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Carbohydrates (or “carbs,” for short) are not the same thing as gluten. And yet, people often offer me gluten-free options when I say I’m diabetic or that I need low-carb options. It’s amazing to me how prevalent this misconception is, especially in the food/restaurant industry.
“Sure! What are your sugar-free options?” I asked, pretty sure of the answer, but wanting to make a point.
I watched her face fall as she said, “Oh, we don’t have any.” At least she didn’t laugh. We’ve gotten that response before, along with an “Of course not!” This answer seems to suggest the very idea is oxymoronic (and by extension, perhaps, so are we).
“Remember, we’re diabetic. We have to watch our carbs,” I reminded her.
“Oh! We have a gluten-free dessert! Would you like that?” Hope briefly rekindled in her eyes. Maybe she would make this upsell yet.
“Gluten is not the same as carbs. Do you know what kind of flour was used?” Often at this point, they just shake their head and shrug and I let it go. Occasionally, our server will go check with the chef…
“It’s made with rice flour,” is usually the report.
I sigh and shake my head. “Thank you, but that is still high carb, so we can’t have it. Thanks for checking, though.” And we pay our check and leave.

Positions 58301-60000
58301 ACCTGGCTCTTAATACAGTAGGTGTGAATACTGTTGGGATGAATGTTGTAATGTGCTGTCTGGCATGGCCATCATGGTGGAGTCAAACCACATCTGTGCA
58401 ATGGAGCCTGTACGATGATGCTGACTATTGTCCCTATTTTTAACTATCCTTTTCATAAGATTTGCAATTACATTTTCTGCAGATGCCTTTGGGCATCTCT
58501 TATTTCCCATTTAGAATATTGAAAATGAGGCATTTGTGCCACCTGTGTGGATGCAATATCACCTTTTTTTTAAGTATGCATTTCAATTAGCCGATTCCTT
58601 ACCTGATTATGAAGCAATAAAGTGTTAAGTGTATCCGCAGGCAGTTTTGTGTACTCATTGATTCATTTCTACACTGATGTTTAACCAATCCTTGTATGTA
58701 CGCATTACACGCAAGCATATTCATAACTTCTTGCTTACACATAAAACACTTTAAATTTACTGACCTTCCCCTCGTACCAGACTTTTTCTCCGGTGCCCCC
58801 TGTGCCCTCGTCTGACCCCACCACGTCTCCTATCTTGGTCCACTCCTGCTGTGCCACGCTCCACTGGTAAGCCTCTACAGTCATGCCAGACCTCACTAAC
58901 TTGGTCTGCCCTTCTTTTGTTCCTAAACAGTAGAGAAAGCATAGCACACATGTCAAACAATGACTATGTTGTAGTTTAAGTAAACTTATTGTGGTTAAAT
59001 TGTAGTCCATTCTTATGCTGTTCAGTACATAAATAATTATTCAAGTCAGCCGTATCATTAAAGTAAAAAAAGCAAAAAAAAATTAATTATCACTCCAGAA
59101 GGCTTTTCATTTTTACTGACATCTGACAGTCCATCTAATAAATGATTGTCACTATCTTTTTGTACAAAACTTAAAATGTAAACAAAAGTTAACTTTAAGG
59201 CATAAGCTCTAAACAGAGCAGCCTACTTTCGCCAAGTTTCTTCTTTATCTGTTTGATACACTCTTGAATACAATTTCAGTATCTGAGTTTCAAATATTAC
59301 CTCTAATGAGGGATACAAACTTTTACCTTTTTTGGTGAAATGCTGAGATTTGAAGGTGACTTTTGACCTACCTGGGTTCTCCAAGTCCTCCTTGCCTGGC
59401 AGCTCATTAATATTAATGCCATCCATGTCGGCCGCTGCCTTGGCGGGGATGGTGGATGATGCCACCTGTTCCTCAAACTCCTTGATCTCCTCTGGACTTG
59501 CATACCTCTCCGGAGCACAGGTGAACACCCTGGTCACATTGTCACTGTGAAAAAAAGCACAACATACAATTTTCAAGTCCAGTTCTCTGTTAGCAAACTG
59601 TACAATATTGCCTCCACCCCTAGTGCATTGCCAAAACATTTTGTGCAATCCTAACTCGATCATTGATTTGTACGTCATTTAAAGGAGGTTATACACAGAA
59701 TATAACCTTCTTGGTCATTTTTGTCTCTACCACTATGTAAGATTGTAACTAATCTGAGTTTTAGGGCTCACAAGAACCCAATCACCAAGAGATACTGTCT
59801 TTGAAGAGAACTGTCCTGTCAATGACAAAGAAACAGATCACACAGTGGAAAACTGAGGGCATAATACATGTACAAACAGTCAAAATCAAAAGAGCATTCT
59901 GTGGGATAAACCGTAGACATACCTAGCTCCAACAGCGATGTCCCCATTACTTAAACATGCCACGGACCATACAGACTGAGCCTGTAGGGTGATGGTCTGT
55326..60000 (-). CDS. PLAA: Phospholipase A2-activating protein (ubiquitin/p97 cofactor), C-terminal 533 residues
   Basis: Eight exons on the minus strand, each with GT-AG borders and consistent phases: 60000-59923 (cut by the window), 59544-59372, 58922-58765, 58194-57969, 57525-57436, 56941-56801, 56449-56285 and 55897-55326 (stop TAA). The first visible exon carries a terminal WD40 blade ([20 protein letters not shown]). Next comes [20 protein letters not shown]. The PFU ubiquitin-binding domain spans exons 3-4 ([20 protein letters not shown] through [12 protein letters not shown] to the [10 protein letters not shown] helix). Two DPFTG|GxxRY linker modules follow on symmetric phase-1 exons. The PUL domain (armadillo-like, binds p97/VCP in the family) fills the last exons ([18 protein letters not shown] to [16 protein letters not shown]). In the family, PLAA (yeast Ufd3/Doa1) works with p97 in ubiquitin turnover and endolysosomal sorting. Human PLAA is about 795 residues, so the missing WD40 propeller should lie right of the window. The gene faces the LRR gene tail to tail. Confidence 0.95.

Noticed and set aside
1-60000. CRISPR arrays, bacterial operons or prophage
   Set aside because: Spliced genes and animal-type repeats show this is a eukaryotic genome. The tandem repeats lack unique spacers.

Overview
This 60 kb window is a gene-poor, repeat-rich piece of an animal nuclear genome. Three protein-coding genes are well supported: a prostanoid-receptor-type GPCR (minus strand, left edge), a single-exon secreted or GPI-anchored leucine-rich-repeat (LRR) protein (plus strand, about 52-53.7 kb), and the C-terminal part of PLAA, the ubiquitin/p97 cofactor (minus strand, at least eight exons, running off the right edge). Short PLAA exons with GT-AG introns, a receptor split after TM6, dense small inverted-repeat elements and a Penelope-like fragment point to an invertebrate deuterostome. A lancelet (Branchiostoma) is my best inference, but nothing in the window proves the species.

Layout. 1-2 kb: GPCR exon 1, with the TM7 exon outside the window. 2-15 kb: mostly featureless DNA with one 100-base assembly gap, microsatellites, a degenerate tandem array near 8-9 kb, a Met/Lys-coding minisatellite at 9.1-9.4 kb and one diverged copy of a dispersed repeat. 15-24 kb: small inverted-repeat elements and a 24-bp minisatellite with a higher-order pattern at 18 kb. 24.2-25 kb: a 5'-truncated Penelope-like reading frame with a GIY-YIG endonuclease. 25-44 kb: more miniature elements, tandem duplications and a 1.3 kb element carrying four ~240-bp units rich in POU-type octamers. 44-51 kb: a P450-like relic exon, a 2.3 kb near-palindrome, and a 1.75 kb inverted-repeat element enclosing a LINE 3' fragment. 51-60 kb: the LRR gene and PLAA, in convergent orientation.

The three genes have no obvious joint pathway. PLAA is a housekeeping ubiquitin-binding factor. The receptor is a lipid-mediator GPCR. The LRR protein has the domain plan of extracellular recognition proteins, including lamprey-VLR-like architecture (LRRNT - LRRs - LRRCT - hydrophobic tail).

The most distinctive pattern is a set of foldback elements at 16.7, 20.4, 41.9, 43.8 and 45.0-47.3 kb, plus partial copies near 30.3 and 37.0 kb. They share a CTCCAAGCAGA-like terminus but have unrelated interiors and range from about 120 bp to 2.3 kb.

What is a Carb?
A carbohydrate is one of three macronutrients vital to our body’s function, none of which are created within the body. Proteins and fats are the other two macronutrients. Carbs are units of energy in the form of sugar molecules, and are composed of carbon, hydrogen, and oxygen.
Simple carbs or simple sugars are made up of just a few sugar molecules and they gain instant access to the bloodstream. They are broken down rapidly and result in a quick burst of energy. An influx of simple carbs also triggers a release of insulin, which acts like a key that allows the cells to absorb the energy released from the carbs.
Complex carbohydrates, sometimes called starches, are longer strings of sugar molecules that take longer to break down and get absorbed by the bloodstream. Because the breakdown takes longer, the impact is lessened. In other words, the body’s blood glucose levels don’t rise as high as with simple carbs. Therefore, the amount of insulin needed to process those molecules is less.
In diabetics, either the pancreas can’t produce enough insulin to keep up with the blood sugar levels in the bloodstream, or the cells are resistant to the insulin trying to open them up to the blood sugar energy.
If you’re diabetic and you’re going to eat carbs, make sure they’re as complex as possible to help keep your blood sugar levels from spiking.
The body’s cells can be provided with the energy they need from other sources, but carb energy is easy, and so is preferred by the body if present. If there are no carbs present, then the cells will absorb the energy from proteins and fats. Insulin is also responsible for signaling the body to either use fat as energy or to store it.
What is Gluten?